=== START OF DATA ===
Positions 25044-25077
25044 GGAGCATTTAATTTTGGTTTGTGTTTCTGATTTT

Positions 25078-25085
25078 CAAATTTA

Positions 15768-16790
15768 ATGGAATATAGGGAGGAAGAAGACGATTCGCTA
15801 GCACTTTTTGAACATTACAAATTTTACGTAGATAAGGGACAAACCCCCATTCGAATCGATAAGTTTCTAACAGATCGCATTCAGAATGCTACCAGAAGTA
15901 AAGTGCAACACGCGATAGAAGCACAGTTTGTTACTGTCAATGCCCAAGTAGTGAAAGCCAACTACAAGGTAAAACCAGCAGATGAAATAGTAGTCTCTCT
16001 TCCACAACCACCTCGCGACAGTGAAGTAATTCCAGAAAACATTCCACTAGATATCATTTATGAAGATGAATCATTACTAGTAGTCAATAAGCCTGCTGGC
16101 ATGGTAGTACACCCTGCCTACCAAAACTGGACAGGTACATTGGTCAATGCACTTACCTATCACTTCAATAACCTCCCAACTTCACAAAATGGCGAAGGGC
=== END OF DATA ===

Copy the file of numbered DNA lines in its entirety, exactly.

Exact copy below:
Positions 25044-25077
25044 GGAGCATTTAATTTTGGTTTGTGTTTCTGATTTT

Positions 25078-25085
25078 CAAATTTA

Positions 15768-16790
15768 ATGGAATATAGGGAGGAAGAAGACGATTCGCTA
15801 GCACTTTTTGAACATTACAAATTTTACGTAGATAAGGGACAAACCCCCATTCGAATCGATAAGTTTCTAACAGATCGCATTCAGAATGCTACCAGAAGTA
15901 AAGTGCAACACGCGATAGAAGCACAGTTTGTTACTGTCAATGCCCAAGTAGTGAAAGCCAACTACAAGGTAAAACCAGCAGATGAAATAGTAGTCTCTCT
16001 TCCACAACCACCTCGCGACAGTGAAGTAATTCCAGAAAACATTCCACTAGATATCATTTATGAAGATGAATCATTACTAGTAGTCAATAAGCCTGCTGGC
16101 ATGGTAGTACACCCTGCCTACCAAAACTGGACAGGTACATTGGTCAATGCACTTACCTATCACTTCAATAACCTCCCAACTTCACAAAATGGCGAAGGGC